Time, as it often does, intervenes. Letters go unanswered or don’t arrive as intended. When Julia and Lillian cross paths again, Lillian is no longer the young playwright but the laureled Broadway playwright bound for a literature conference in Russia at the height of the Nazi era. Julia, expecting the ties that run deep to supplant common sense, implores Lillian to go through Berlin while meeting varied compatriots along the way to smuggle money in for anti-Nazi causes. Even though she is a famous Jewish woman by this point, aside from moments of understandable tension, Lillian doesn’t seem overly phased by this clandestine and life-threatening trajectory. Nor does Julia consider it too much of an ask.
Towards the conclusion of the film, and this isn’t a spoiler, Julia and Lillian have a chance to briefly connect and understand each other before tragedy inevitably strikes. Though friends over a lifetime, it’s as if they are only truly seeing each other for the first time.
Two years after the film and its acclaim, Mary McCarthy, a long-time and not so low-key enemy of Hellman’s, was on “The Dick Cavett Show.” McCarthy was supposed to speak to underrated authors of the time but instead chose to weigh in on those she deemed overrated, one specifically. “Every word [Hellman] wrote was a lie, including ‘and’ and ‘the.’” Oof. Hellman sued McCarthy, Cavett and PBS for the then astronomical sum of $2.5 million, once again being dogged by another McCarthy in a public forum. The lawsuit would carry on until Hellman’s death in 1984, foiling attempts to mediate by Norman Mailer and serving as conversational garnish for many a cocktail party.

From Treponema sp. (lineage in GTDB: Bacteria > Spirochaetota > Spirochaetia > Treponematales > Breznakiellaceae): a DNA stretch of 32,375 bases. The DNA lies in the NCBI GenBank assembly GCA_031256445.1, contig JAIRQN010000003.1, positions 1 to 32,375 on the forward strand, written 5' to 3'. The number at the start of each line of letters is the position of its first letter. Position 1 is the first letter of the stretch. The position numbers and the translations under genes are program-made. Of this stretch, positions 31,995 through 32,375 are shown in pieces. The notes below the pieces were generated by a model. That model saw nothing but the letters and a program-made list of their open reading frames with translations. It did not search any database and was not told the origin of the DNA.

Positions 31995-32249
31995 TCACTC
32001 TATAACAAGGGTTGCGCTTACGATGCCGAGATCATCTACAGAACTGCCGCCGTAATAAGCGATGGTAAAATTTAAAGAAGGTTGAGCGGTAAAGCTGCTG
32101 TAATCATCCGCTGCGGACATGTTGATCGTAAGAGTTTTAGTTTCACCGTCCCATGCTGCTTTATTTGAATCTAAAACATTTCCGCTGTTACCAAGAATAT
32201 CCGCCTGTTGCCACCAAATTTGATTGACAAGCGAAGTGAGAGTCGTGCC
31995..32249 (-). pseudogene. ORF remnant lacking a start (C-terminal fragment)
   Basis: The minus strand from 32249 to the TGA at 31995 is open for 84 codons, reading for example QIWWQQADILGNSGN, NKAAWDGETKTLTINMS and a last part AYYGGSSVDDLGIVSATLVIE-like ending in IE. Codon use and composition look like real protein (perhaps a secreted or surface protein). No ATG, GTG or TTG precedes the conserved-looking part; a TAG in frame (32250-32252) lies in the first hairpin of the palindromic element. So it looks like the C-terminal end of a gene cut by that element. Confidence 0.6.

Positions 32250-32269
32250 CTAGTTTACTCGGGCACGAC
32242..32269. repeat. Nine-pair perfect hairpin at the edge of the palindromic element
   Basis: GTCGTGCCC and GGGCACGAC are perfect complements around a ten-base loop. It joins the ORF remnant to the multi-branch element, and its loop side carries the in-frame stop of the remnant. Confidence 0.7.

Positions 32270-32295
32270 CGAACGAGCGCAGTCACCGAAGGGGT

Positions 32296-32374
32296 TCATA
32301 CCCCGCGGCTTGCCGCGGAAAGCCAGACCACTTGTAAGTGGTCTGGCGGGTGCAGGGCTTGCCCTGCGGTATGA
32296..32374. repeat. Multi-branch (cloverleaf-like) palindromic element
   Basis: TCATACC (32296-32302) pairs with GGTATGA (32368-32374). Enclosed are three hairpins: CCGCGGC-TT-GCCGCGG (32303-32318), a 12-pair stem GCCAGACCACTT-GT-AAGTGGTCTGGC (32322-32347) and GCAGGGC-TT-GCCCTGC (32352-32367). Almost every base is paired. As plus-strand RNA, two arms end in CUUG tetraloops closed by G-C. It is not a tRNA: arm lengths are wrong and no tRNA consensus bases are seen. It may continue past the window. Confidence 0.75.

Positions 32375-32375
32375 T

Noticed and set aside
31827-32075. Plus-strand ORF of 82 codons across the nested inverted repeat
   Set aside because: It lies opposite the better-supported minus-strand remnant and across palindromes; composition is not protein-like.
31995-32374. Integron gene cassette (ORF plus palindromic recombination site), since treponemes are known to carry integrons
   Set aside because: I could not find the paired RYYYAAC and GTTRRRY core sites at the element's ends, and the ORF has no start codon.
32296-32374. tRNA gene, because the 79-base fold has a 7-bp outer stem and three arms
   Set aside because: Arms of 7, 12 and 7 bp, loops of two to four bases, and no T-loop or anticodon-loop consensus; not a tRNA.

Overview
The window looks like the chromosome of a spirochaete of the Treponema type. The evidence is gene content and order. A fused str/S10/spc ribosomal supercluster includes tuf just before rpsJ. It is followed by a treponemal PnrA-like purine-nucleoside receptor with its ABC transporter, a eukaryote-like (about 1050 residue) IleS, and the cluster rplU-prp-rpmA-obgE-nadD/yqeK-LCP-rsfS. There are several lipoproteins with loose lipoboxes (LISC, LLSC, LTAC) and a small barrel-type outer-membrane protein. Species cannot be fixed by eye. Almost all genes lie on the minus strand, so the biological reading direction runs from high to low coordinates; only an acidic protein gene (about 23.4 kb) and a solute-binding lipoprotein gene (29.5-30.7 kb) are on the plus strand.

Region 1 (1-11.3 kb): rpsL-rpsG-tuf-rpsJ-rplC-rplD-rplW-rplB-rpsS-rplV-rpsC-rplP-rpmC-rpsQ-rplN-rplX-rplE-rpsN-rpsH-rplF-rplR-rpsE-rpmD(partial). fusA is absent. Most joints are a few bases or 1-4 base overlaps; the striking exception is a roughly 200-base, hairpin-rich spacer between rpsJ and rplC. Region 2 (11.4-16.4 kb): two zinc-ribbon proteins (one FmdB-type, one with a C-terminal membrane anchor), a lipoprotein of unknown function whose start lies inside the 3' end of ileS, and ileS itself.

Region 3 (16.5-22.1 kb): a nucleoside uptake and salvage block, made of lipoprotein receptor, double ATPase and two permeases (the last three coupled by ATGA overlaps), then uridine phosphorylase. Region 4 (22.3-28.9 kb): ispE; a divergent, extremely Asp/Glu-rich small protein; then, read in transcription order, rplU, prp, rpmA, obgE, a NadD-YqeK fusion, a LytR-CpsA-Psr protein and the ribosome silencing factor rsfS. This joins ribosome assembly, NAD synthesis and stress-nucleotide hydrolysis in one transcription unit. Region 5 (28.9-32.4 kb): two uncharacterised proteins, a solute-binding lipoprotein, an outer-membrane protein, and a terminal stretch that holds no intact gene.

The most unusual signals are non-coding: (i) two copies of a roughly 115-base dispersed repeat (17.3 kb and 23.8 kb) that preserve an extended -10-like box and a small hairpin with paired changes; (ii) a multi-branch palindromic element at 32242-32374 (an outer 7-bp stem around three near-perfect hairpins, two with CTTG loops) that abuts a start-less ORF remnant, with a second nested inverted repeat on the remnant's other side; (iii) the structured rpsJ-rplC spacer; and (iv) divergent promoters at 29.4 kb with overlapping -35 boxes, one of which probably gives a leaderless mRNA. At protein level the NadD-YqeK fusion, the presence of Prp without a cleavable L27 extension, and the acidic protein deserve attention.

But, what if McCarthy was right? Though a touching story that raises interesting questions about womanhood, Judaism and creativity, was the chapter of “Pentimento” and the subsequent film adaptation bullshit? Did Lillian Hellman lie about her clandestine mission to smuggle money through Nazi Europe? Was she the ur-James Frey?
It’s become all but certain that “Julia” was in fact based on Muriel Gardiner, a New York City psychiatrist. Gardiner felt so strongly that she entered the fray and claimed to be the inspiration for Julia, having never met Hellman but given that she was dear friends with Hellman’s lawyer. Biographies written about Hellman after her death seem to confirm that much of her non-fiction writing would have been better classified as fiction.
All of which brings us back to the movie. Is it good? Yes. But great? No. Does it raise interesting questions? Both intentionally and unintentionally. Is it a feat of acting? According to the Academy. Does it matter less because it’s almost certainly not true? You’ll have to watch it and answer that one for yourself.
Late Take is a series on Hey Alma where we revisit Jewish pop culture of the past for no reason, other than the fact that we can’t stop thinking about it?? If you have a pitch for this column, please e-mail email@example.com with “Late Take” in the subject line.